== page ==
Today, the US Food and Drug Administration (FDA) approved GSK’s adjuvanted respiratory syncytial virus (RSV) vaccine Arexvy for older adults. Arexvy (RSVPreF3 +AS01E) was approved to prevent lower respiratory tract disease (LRTD) caused by RSV in adults 60 years and older.
Respiratory syncytial virus (RSV) is a common respiratory virus that typically causes mild, cold-like symptoms. While most people recover within 2 weeks, infants and older adults are susceptible to severe and even fatal infection. Older adults with comorbidities, including diabetes and chronic heart and lung disease, are at an increased risk of RSV hospitalization and death.
“In the United States today, there are about 177000 hospitalizations due to RSV, and about 14000 deaths due to RSV in older adults aged 65 years and above,” Dr. Temi Folaranmi, VP, US Medical and Clinical Affairs, Vaccines at GSK, told Contagion. “The opportunity to have a vaccine that would address this burden of disease is a significant public achievement.”
The FDA approval comes after reviewing positive phase 3 data from GSK’s AReSVi-006 (Adult Respiratory Syncytial Virus) trial. “Our primary endpoint in our study was to look at protection against lower respiratory tract disease caused by RSV, which gives us an excellent efficacy of about 82.6%,” said Folaranmi. “We also look at other endpoints such as acute respiratory illness, which gives us a very high efficacy as well.”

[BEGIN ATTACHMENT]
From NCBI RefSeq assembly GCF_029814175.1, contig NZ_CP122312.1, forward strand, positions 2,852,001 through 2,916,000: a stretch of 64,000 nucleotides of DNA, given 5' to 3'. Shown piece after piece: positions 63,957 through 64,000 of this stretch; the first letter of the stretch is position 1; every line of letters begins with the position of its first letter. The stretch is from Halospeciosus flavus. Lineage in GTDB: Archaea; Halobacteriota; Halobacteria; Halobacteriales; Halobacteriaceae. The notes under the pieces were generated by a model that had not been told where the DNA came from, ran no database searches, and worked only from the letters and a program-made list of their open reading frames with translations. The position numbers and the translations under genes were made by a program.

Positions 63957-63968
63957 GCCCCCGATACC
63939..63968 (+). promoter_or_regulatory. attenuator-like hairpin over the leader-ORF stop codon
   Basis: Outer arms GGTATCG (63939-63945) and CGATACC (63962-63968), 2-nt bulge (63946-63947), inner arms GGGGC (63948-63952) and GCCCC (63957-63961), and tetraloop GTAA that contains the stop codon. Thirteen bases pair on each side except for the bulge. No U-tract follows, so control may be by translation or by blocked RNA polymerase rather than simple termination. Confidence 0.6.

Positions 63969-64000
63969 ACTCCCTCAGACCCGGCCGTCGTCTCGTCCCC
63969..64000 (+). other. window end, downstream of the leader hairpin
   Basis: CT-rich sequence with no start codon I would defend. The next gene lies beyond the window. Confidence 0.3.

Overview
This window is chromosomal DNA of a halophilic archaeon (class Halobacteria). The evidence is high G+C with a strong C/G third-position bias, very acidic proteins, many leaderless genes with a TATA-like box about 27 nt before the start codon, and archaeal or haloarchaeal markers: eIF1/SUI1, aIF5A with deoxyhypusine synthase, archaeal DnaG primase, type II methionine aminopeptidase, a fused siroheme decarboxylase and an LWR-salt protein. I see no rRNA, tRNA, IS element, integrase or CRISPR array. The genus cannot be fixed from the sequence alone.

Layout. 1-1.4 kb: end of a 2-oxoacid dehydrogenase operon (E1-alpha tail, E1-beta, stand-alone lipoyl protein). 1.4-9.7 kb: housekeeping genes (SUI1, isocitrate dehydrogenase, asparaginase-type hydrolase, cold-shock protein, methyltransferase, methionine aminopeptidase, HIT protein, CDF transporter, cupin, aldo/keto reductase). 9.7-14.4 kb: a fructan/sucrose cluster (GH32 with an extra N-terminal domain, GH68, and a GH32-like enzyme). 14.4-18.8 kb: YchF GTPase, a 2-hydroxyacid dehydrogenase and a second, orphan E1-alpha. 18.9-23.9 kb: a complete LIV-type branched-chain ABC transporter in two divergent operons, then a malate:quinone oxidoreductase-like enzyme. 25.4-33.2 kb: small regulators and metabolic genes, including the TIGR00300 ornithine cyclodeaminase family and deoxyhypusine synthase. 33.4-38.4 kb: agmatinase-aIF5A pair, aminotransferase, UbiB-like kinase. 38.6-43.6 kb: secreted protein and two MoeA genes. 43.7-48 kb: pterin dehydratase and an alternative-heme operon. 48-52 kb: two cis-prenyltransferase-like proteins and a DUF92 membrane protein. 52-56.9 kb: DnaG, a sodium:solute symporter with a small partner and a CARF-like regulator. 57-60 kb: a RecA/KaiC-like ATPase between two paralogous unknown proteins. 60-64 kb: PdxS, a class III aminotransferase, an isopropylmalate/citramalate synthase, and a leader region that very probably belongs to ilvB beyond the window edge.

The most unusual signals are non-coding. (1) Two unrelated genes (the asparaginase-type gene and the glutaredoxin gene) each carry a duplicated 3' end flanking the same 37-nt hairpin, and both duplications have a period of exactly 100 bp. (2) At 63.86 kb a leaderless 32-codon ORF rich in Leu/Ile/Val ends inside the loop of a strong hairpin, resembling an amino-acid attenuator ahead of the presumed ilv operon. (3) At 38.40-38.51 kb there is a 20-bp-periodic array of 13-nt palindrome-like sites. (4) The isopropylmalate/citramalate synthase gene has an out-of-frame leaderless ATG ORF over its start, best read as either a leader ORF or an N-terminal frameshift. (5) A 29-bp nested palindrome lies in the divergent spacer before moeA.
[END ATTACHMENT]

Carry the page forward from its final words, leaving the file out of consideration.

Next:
The secondary trial endpoint was to evaluate Arexvy in patients with comorbidities, in whom Folaranmi said there was a vaccine efficacy of 94.6%. Against severe disease, the efficacy was 94.1%.
“The RSV vaccine is made up of 2 components,” Folaranmi explained. “We have the preF fusion protein, which is combined together with a well-known adjuvant, the AS01 adjuvant.”
“The combination of these 2 components provides very strong efficacy that is able to address the natural decline that you see in an immune system due to aging.”
The FDA’s Vaccines and Related Biological Products Advisory Committee (VRBPAC) voted on March 1 in favor of the safety and efficacy of GSK’s investigational RSV vaccine.
“The opportunity to have a vaccine that can prevent this significant burden of disease is huge,” said Folaranmi. “Before now, there was no known intervention for addressing respiratory syncytial virus illness.”